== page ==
Feb. 26 (Bloomberg) -- Treasury 10-year note yields traded at almost a one week-low as the government sold $13 billion in floating-rate securities, the first of two note auctions totaling $48 billion.
Bonds pared gains after sales of new U.S. homes unexpectedly climbed last month. Safety demand rose as Russia ordered military tests amid tensions in Ukraine. Treasuries were little changed in February, based on the Bloomberg U.S. Treasury Bond Index. The government will sell $35 billion of five-year debt in a second sale today.
“The market stays range-bound,” said Justin Lederer, an interest-rate strategist at Cantor Fitzgerald LP in New York, one of 22 primary dealers that are obligated to bid in U.S. debt sales. “People are still expecting a low-rate environment going forward. There’s still a safe-haven bid given concerns in the world. I don’t think you’ll see rates ratchet higher.”
The benchmark 10-year note yield was little changed at 2.7 percent at 12:03 p.m. New York time, according to Bloomberg Bond Trader data. It fell earlier to 2.68 percent, the lowest level since Feb. 19. It has increased six basis points, or 0.06 percentage point, this month.
The yield on the current five-year note traded little changed at 1.51 percent. It touched 1.49 percent, the lowest since Feb. 20.
The auction of floating-rate notes, the second since the government introduced the securities, had a high discount margin of 0.064 percent, compared with 0.045 percent at the first sale last month. The spread over three-month Treasury bills, the security’s benchmark, was 0.045 percent, the same as at the January offering.
The bid-to-cover ratio, a gauge of demand that compares the amount bid with the amount offered, was 5.29, versus 5.67 on Jan. 29.
Because they’re benchmarked to a short-term security, the floating-rate notes are considered an alternative to bills.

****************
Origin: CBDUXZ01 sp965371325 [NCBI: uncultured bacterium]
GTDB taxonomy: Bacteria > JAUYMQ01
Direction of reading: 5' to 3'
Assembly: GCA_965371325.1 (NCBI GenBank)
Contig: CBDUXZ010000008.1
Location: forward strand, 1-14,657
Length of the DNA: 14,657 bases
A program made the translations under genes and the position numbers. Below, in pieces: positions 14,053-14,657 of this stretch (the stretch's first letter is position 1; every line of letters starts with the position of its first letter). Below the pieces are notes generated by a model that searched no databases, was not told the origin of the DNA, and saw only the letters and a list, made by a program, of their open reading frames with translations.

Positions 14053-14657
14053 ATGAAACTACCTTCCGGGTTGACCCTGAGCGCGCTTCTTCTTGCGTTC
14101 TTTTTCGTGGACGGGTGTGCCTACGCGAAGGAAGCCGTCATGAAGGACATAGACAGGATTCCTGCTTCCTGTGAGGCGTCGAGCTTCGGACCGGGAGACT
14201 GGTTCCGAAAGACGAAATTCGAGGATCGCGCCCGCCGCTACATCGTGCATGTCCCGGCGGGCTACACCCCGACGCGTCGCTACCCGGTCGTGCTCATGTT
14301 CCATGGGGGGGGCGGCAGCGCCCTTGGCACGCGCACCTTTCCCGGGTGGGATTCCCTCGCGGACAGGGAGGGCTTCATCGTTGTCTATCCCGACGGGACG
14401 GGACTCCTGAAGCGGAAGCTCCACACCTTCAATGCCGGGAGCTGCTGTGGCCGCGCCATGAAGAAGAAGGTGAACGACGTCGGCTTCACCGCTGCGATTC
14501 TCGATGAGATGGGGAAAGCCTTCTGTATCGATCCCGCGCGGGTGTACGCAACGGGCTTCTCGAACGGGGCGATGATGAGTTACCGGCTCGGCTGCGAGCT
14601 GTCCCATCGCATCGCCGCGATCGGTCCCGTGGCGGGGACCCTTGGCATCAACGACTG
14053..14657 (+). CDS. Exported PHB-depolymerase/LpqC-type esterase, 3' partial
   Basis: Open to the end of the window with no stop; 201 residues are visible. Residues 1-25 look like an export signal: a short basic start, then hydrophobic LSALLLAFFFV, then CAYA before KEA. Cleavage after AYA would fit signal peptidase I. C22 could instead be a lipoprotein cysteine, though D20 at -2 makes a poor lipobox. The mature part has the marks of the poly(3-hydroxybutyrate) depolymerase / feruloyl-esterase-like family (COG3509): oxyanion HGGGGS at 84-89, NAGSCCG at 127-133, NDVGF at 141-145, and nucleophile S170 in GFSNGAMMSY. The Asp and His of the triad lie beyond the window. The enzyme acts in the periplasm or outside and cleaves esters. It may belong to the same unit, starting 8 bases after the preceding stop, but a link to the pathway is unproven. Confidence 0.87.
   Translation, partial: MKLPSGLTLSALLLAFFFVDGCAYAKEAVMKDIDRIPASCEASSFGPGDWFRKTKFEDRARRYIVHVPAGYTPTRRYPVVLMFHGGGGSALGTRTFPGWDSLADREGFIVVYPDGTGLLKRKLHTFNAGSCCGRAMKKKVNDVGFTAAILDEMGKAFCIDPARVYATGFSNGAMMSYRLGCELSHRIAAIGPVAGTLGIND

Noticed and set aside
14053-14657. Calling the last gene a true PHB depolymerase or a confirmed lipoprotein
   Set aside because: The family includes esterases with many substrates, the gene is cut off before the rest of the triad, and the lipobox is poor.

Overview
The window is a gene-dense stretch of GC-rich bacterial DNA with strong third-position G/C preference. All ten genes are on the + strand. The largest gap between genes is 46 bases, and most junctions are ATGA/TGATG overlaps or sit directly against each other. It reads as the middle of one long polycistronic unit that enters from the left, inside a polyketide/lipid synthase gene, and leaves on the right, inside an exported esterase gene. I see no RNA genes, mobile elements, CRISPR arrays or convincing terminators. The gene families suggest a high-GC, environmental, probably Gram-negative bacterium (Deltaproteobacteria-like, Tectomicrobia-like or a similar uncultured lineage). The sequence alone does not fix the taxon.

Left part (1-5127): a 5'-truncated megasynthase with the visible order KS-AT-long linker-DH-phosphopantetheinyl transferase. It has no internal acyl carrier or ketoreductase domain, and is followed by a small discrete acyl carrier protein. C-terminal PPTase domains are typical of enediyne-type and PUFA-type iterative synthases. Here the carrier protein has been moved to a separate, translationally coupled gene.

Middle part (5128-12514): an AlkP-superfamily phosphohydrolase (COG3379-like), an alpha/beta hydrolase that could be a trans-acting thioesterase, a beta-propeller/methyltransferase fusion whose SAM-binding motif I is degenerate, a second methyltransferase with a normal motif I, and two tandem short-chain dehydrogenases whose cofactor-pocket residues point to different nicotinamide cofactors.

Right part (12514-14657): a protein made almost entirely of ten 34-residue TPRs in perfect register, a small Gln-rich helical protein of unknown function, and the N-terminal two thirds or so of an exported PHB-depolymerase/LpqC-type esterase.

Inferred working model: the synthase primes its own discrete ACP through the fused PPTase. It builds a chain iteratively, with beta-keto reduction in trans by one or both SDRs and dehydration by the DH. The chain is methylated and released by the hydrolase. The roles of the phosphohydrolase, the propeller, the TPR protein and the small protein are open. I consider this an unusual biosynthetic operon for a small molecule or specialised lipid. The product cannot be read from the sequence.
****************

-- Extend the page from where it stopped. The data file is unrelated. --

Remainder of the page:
“The auction was pretty good,” said Thomas Simons, a government-debt economist in New York at the primary dealer Jefferies LLC. “The Treasury should be happy with how these are going. The fact that these weren’t abandoned and that demand was so similar to last month is encouraging. There is a market developing for these.”
The five-year notes to be auctioned today yielded 1.540 percent in pre-auction trading, compared with 1.572 percent at last month’s offering on Jan. 30.
Bids totaled 2.59 times the amount available at the January sale, matching the average at the past 10 offerings of the maturity.
The government is scheduled to auction $29 billion of seven-year securities tomorrow. It sold $32 billion of fixed-rate two-year notes yesterday at a yield of 0.34 percent.
Treasuries were supported today by fixed-income funds that manage portfolios against benchmark indexes and typically purchase longer-maturity Treasuries at month-end to align their holdings’ interest-rate sensitivity with the indexes. Barclays Plc said via e-mail yesterday its U.S. Aggregate Index will extend its duration, the measure of rate sensitivity, by 0.10 year on March 1, compared with 0.09 year on Feb. 1.
New-home sales increased 9.6 percent to a 468,000 annualized pace, exceeding the highest estimate of economists surveyed by Bloomberg and the most since July 2008, figures from the Commerce Department showed today in Washington.
Treasuries were little changed this month after returning 1.8 percent in January, according to the Bloomberg U.S. Treasury index. Losses this month have stemmed in part from flows out of fixed-income and into equity funds.
Investor flows of $250.5 million into exchange-traded funds of U.S. fixed income securities on Feb. 25 were below the 20-day average of $960 million and the five-day mean of $323 million, suggesting a diminished appetite for debt, according to ETF data compiled by Bloomberg.
Investors have favored ETFs investing in U.S. stocks, which took in $3.9 billion on Feb. 25, above the 20-day average of $2.7 billion, Bloomberg data show.
U.S. fixed-income ETFs have taken in $17 billion so far this year, compared with $15.9 billion in outflows from domestic equity funds, Bloomberg data show.
Treasuries lagged behind stocks amid confidence the Federal Reserve will tailor its reduction in bond-buying to support riskier assets even if the U.S. economic recovery keeps weakening. The MSCI All-Country World Index of shares gained 4.3 percent including reinvested dividends.
The Fed cut its bond-buying program by $10 billion a month in January and fin February, reducing purchases to $65 billion. It bought $1.25 billion of Treasuries today due from May 2038 to February 2043 as part of the program.
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